LPG Current Affairs - 2019
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A study from the Research Institute for Compassionate Economics (r.i.c.e) study on the Pradhan Mantri Ujjwala Yojna (PMUY) makes the following observations:
- Most rural households with LPG (liquefied petroleum gas) connections still use chulhas with firewood or dung cakes which are the detriment of rural health.
- 85% of Ujjwala beneficiaries in rural Bihar, Madhya Pradesh, Uttar Pradesh and Rajasthan still use solid fuels for cooking, due to financial reasons as well as gender inequalities.
- In the four States surveyed, there was a substantial increase in LPG ownership due to the scheme, with 76% of households now owning an LPG connection.
- Overall only 27% of households exclusively used the gas stove and another 37% reported using both the chulha and the gas stove, while 36% used chulha exclusively.
- Whereas among those who received LPG connection through PMUY, almost 53% exclusively used the chulha, while 32% used both.
- The beneficiaries of PMUY are poorer, on average than households who got LPG on their own. Refilling the cylinder is a greater fraction of their monthly consumption, and they may be less likely to get a refill immediately after a cylinder becomes empty.
- Almost 70% of households do not spend anything on solid fuels, meaning that the relative cost of an LPG cylinder refill, even if subsidised, is far higher.
- Women are not typically economic decision-makers in the household, hindering a shift to LPG usage.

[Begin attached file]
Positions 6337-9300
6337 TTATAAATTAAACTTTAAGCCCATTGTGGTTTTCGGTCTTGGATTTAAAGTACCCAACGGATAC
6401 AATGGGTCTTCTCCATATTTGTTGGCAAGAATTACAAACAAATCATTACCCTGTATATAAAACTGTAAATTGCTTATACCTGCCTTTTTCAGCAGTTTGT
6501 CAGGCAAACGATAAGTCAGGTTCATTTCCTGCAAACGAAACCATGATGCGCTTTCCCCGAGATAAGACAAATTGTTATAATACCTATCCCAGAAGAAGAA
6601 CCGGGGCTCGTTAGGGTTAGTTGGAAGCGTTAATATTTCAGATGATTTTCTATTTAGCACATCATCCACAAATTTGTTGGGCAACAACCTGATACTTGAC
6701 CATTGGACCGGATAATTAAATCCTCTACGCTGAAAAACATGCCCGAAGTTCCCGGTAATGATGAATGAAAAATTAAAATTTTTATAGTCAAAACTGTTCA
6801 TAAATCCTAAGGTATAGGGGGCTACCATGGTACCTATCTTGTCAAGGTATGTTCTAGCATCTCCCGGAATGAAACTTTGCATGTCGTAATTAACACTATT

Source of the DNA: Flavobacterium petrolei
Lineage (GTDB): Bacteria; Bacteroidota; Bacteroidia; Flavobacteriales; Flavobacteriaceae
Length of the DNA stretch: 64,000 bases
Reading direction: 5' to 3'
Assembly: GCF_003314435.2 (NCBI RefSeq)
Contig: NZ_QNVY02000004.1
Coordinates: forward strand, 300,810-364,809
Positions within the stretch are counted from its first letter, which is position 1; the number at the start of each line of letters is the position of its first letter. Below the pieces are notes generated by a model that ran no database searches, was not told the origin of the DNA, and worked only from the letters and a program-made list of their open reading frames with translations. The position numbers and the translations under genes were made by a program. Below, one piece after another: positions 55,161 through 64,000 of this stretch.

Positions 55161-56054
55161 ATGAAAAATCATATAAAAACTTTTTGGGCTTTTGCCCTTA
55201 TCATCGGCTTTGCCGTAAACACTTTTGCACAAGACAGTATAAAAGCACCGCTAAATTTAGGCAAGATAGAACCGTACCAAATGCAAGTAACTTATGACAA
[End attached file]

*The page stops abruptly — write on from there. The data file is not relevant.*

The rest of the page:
- 70% of respondents thought the gas stove was better for the health of the cook (typically a woman), more than 86% felt that cooking on the chulha was better for the health of those eating, reflecting ignorance of the fact that ambient air pollution is harmful even to those who are not cooking the food.
The survey covered a random sample of 1,550 households in 11 districts of the four States, which collectively have two-fifths of the country’s rural population.
India is now the second largest consumer and importer of the LPG in the world. This is attributed to government initiatives to push for cleaner alternatives to traditional cooking fuels such as firewood and cow dung.
Import of LPG
The import of LPG grew by 12.5 per cent over the past five years to 12 million metric tons (13 million tons) in 2018-19. India now stands at the second position when it comes to the import of LPG surpassing Japan. India is at second place behind China. The exporters of LPG to India include Saudi Arabia, Qatar, the United Arab Emirates, Kuwait and Iran.
Consumption of LPG
The number of active LPG consumers in India has grown at a compounded annual growth rate (CAGR) of 15 per cent – from 14.8 crore in 2014-15 to 22.4 crore in 2017-18.
Increase in population combined with LPG penetration in rural areas has resulted in an average growth of 8.4 per cent in LPG consumption, making India the second largest consumer of LPG in the world at 22.5 million tonnes.
The Ministry of Petroleum and Natural Gas estimates that LPG consumption would grow to 30.3 million tonnes by 2025 and 40.6 million tonnes by 2040.
The flagship scheme of the government Pradhan Mantri Ujjwala Yojana (PMUY) has made a significant contribution towards enhancing the penetration of LPG, especially in rural areas. The renewed targets under the Pradhan Mantri Ujjwala Yojana (PMUY) aims to provide LPG connections to 8 crore households before March 31, 2020.